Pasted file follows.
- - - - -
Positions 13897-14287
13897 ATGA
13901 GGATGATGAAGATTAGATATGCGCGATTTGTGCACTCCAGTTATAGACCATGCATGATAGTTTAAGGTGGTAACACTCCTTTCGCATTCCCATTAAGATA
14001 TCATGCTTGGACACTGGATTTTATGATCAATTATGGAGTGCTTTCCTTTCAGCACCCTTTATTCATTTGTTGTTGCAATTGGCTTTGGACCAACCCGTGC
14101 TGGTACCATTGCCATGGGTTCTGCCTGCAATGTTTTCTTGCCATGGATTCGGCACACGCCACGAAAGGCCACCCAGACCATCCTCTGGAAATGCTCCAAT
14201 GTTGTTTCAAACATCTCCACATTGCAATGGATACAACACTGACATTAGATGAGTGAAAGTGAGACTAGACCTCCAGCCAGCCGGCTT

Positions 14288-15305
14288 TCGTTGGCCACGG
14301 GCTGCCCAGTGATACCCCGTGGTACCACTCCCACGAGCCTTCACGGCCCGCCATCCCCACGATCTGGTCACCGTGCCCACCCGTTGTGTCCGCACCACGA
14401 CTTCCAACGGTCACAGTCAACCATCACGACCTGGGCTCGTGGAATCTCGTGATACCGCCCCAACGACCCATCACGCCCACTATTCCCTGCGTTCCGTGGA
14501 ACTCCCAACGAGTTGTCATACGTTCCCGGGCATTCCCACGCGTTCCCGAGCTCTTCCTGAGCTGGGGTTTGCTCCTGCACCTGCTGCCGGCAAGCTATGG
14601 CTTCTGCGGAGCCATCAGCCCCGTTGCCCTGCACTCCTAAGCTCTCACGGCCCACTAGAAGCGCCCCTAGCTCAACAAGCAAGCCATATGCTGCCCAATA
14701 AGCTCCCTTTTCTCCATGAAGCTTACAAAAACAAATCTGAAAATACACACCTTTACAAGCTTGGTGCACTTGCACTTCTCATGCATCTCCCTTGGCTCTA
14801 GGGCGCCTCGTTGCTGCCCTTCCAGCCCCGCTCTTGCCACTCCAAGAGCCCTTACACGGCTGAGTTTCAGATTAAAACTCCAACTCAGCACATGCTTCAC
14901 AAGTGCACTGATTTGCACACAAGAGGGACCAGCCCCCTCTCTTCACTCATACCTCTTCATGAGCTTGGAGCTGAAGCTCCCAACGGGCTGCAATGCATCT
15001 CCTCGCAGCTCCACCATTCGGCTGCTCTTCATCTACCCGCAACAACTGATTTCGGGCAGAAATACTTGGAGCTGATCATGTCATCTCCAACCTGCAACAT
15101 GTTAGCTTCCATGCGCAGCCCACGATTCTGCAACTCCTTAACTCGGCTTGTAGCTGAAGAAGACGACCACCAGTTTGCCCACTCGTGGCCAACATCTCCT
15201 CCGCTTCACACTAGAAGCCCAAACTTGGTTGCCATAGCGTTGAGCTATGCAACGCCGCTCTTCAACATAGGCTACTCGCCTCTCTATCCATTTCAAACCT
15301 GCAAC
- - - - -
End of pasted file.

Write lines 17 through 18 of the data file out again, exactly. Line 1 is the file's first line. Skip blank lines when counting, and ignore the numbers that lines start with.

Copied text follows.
15101 GTTAGCTTCCATGCGCAGCCCACGATTCTGCAACTCCTTAACTCGGCTTGTAGCTGAAGAAGACGACCACCAGTTTGCCCACTCGTGGCCAACATCTCCT
15201 CCGCTTCACACTAGAAGCCCAAACTTGGTTGCCATAGCGTTGAGCTATGCAACGCCGCTCTTCAACATAGGCTACTCGCCTCTCTATCCATTTCAAACCT